France bans non-essential travel with UK over Omicron Surge


The French government on Thursday banned non-essential travel to and from Britain and tightened testing requirements for travelers, as a record increase in Omicron cases across the Channel raised concerns that France would soon be faced with a similar tsunami of new infections.

Jean Castex, French Prime Minister, said in a statement that “in the face of the extremely rapid spread of the Omicron variant in the UK”, the government has decided to act. He urged those planning to visit Britain to postpone their trips.

British authorities on Thursday reported 88,376 new cases of the coronavirus, the highest number of known infections in a single day since the start of the pandemic. England’s chief medical officer has warned more records will likely be broken in the coming days, with cases of the Omicron variant doubling less than every other day in parts of the country.

Mr Castex said that from Saturday travel to or from Britain would only be allowed for “urgent” reasons – such as a family medical emergency or a legal summons – regardless of status traveler’s vaccine. New restrictions effectively ban French and UK tourists during the peak holiday season.

Non-essential business travel is also banned under the new restrictions, Mr Castex said, but added that the new rules would not apply to French citizens living in Britain who wish to return to France.

Those who leave Britain for France will face more stringent testing requirements, even if they are vaccinated. All travelers will be required to present a negative virus test carried out within 24 hours of departure, compared to 48 hours previously. (The 24-hour rule already existed for unvaccinated travelers.)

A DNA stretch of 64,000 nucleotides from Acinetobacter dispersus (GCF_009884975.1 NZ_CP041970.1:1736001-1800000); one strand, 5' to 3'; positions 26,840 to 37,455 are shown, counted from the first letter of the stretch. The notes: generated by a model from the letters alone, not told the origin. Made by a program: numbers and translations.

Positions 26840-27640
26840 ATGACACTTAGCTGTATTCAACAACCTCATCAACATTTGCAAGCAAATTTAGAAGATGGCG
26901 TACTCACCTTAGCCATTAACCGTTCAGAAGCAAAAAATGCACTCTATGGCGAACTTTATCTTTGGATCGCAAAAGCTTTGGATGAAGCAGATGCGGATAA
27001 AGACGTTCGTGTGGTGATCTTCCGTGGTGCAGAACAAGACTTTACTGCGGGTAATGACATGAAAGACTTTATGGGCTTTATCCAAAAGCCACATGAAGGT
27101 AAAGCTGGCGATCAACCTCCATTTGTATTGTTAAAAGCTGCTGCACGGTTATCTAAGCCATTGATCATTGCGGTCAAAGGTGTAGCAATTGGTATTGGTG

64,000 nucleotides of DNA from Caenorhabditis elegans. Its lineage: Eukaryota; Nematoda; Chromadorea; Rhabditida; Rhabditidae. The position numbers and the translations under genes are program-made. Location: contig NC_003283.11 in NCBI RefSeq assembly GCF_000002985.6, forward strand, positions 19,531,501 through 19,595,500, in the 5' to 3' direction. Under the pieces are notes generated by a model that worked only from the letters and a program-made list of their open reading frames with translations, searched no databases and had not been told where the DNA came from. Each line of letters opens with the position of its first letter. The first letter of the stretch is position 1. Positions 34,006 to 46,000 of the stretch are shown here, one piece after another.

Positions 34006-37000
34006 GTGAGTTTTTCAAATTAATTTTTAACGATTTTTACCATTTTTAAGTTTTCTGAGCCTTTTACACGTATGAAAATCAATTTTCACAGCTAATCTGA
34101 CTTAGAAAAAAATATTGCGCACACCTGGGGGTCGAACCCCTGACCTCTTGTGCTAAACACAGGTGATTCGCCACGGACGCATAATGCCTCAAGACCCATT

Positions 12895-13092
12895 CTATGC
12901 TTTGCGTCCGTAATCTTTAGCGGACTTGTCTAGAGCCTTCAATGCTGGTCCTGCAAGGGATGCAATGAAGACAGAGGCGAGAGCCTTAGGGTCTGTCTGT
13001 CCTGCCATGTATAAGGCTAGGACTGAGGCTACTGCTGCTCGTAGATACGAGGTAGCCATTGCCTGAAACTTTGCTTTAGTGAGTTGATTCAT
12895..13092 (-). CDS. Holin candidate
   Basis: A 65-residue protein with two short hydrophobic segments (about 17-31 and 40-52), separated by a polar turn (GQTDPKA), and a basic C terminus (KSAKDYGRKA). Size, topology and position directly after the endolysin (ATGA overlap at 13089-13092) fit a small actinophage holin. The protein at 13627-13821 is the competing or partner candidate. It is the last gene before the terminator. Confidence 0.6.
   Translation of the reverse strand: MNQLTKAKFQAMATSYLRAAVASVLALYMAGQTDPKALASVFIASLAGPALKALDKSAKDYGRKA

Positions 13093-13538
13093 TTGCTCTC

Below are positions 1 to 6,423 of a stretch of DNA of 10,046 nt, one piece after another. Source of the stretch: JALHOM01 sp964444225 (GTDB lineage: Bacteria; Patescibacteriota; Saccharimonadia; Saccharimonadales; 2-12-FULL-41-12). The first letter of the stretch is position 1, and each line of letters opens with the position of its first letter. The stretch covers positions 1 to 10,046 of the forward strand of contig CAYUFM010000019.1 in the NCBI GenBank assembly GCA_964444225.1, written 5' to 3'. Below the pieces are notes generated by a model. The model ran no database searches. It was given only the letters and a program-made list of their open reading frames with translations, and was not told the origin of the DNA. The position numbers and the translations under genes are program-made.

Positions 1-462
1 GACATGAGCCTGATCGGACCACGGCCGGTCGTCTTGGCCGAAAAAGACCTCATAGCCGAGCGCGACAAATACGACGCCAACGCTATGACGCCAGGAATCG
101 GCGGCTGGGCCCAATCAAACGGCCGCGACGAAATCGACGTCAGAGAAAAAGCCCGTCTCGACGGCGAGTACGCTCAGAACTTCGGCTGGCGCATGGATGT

All travelers arriving from Britain will also need to register online and self-isolate for up to 10 days. However, they can be tested 48 hours after arrival, and if it turns out negative, they can end their isolation period.

France is already facing an increase in cases attributed to the Delta variant, putting pressure on an understaffed and pressured hospital system after nearly two years of battling the virus. Nearly 3,000 Covid-19 patients are in intensive care, the highest level since June, and authorities expect that number to reach 4,000 by the end of the year.

Gabriel Attal, spokesperson for the French government, told the news channel BFMTV Thursday that the aim of the new travel restrictions was to “slow down and reduce as much as possible the arrival of cases of the Omicron variant on our soil”.

Mr Attal said 240 cases of the variant had already been detected in France, but added that “there are probably more”. The government is calling a special cabinet meeting on the virus on Friday and may announce new measures in the coming days.

France recently closed nightclubs for four weeks and tightened some restrictions on schools. But President Emmanuel Macron, who is widely expected to run for reelection in April, has ruled out any lockdown, curfew or additional closure, arguing that heightened vigilance around social distancing, coupled with a swift recall campaign, would suffice. to keep surges in check.

In one televised interview On Wednesday evening, Mr Macron said it was likely that additional Covid-19 boosters would be needed in the future.


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